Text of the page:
‘Running is like meditation’

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Mornings in August aren’t the same in Coimbatore. The weather is pleasant weather, with a hint of chill thanks to the recent southwest monsoon. While for some, this offers an hour of extra rest; for others, it is an opportunity to head out for a walk or run.And there’s the perfect excuse for the latter: train for the forthcoming Coimbatore Marathon, held on the first Sunday of October for the last five years. Walk down Race Course Road, Codissia Road or Saibaba Colony and one cannot miss seeing the bright red shirts of Coimbatore Marathon.
The Coimbatore Runners, a voluntary group of recreational runners is not only instrumental in organising the event, but also organises training runs for those interested in participating in either the 10K or 5K runs. Their “Couch to 5K” programme has become widely popular with runners joining initially out of curiosity and going on to become regular runners.Palaniappan AnnamalaiSome like Uma Palaniappan and her husband Palaniappan Annamalai have even finished marathons. Palaniappan and Annamalai joined the training programme in 2014. Both were regular walkers and practised yoga but had little background in sports, which kept them away from running. They joined the group only to find that they could run the 10K.
Subsequently, in 2015, they participated in the Annur Half Marathon, where Palaniappan was among the top three finishers in women’s veteran category. “The biggest prize I have received from running are the wonderful friends who constantly encourage me to find my best,” says Palaniappan. In 2015, both ran their first full marathon in Bangalore. “I feel proud to say that we are able to set a good example for our daughter and son to take up an active life,” says Annamalai.
For Manjunath HV, it was not only a change of lifestyle that prompted him for running, but also a change of place. After moving from Chennai to Coimbatore in 2012, he found it difficult to settle down in a new place. Inspired by his colleague, he took to running during the first edition of the Coimbatore Marathon.
“Running helped me find new friends and settle down in Coimbatore, in addition to relieving stress and improving fitness,” says the runner and cyclist.
He has since completed many full marathons and long cycling rides, including the 200K Brevets. His personal bests are always when running with the group rather than the solo runs. “In a group, there is always someone to converse with in various languages and topics and you rarely get tired, irrespective of the distance,” says Manjunath.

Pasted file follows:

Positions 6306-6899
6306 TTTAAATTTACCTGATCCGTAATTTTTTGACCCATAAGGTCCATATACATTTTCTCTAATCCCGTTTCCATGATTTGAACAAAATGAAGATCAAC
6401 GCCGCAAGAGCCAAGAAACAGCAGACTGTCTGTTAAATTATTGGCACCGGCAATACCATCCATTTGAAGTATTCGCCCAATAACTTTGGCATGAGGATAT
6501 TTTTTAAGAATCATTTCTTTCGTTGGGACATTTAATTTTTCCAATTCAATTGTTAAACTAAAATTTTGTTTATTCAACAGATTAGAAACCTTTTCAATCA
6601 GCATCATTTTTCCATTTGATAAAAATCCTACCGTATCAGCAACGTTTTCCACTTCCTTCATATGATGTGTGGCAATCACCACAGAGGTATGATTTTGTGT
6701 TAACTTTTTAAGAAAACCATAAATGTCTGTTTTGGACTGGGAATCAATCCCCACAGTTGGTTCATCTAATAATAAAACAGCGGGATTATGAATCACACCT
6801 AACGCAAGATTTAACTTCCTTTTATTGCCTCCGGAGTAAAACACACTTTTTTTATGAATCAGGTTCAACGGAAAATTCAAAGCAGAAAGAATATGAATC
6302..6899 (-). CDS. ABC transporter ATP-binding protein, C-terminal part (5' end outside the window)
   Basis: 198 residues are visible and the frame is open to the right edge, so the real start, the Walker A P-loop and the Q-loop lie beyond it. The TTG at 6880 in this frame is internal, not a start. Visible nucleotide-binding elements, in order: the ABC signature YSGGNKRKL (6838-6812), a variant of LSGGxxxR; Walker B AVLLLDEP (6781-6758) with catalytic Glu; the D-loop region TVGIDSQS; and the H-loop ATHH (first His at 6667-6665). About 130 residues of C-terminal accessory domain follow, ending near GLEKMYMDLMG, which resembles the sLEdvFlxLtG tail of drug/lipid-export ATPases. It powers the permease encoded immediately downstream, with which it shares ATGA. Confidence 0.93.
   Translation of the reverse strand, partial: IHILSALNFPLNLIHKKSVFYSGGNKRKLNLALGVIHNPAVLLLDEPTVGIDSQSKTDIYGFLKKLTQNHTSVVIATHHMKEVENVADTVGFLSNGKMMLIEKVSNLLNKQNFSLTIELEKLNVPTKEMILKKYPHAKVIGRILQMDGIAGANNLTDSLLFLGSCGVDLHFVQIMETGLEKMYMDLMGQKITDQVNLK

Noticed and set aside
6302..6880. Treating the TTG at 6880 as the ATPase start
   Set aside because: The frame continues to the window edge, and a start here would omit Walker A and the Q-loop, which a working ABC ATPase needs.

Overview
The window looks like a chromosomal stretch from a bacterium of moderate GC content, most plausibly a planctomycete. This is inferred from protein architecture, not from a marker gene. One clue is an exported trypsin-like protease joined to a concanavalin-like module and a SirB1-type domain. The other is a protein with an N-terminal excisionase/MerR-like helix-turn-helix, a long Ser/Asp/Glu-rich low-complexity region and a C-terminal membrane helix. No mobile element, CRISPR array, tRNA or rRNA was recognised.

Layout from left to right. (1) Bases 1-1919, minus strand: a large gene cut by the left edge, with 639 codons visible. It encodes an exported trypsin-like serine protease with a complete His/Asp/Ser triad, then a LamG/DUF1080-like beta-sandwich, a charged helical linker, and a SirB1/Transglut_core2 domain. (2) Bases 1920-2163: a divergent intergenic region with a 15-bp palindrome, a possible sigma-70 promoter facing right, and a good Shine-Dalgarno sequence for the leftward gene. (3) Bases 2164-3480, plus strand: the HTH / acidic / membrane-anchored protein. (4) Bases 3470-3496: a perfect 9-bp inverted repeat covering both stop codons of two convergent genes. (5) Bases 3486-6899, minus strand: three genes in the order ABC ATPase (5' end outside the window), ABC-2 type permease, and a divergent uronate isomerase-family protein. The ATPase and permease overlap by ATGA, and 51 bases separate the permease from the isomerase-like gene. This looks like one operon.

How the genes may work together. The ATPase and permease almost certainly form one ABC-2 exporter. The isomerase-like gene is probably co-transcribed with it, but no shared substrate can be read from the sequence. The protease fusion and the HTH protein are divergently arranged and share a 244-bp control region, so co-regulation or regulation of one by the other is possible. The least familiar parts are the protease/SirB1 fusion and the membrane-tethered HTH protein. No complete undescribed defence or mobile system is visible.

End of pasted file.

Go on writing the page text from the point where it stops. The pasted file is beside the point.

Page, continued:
In 2016, Sudheer Elenkath and his wife Rani Sudheer registered for the 5K event and planned only to walk the distance. On hearing about the training programmes, they wanted to just check it out on their way to work.
“On the first day, we covered the 2.5K around Race Course and actually ran some of the distance. We couldn’t believe that we could actually run!” says Elenkath, who ran the 10K in 2017 along with his wife and is now getting ready for the half-marathon. “Running is like meditation. It helped us gain lot of confidence, meet diverse people and we are highly motivated to do more” says Sudheer of her experience of running with the group for two years.
These training runs organised by Coimbatore Runners are voluntary. “The only investment we seek from runners is time and commitment. Our objective is to make sure that runners finish the event strongly and cherish the moments and, of course, the breakfast,” says Ramesh Ponnuswami, co-founder of Coimbatore Runners and also Race Director of the Marathon.
The training runs are oriented towards helping runners achieve his/her potential.
“We do not push them to run at any speed. Everyone runs at their own pace making marginal improvements all the time.
The group is full of enthusiasm and we have extended our activities to strength-training sessions for injury-free runs,” says Karthikeyan P, co-founder of the group, who leads the training in Saibaba Colony.
Running is an education by itself. For each, the learning is different and training with the group helps facilitate this. The sharing of information and personal experiences helps improve oneself not just in running but also in life.
Pull out those shoes and head towards the door before the day breaks.

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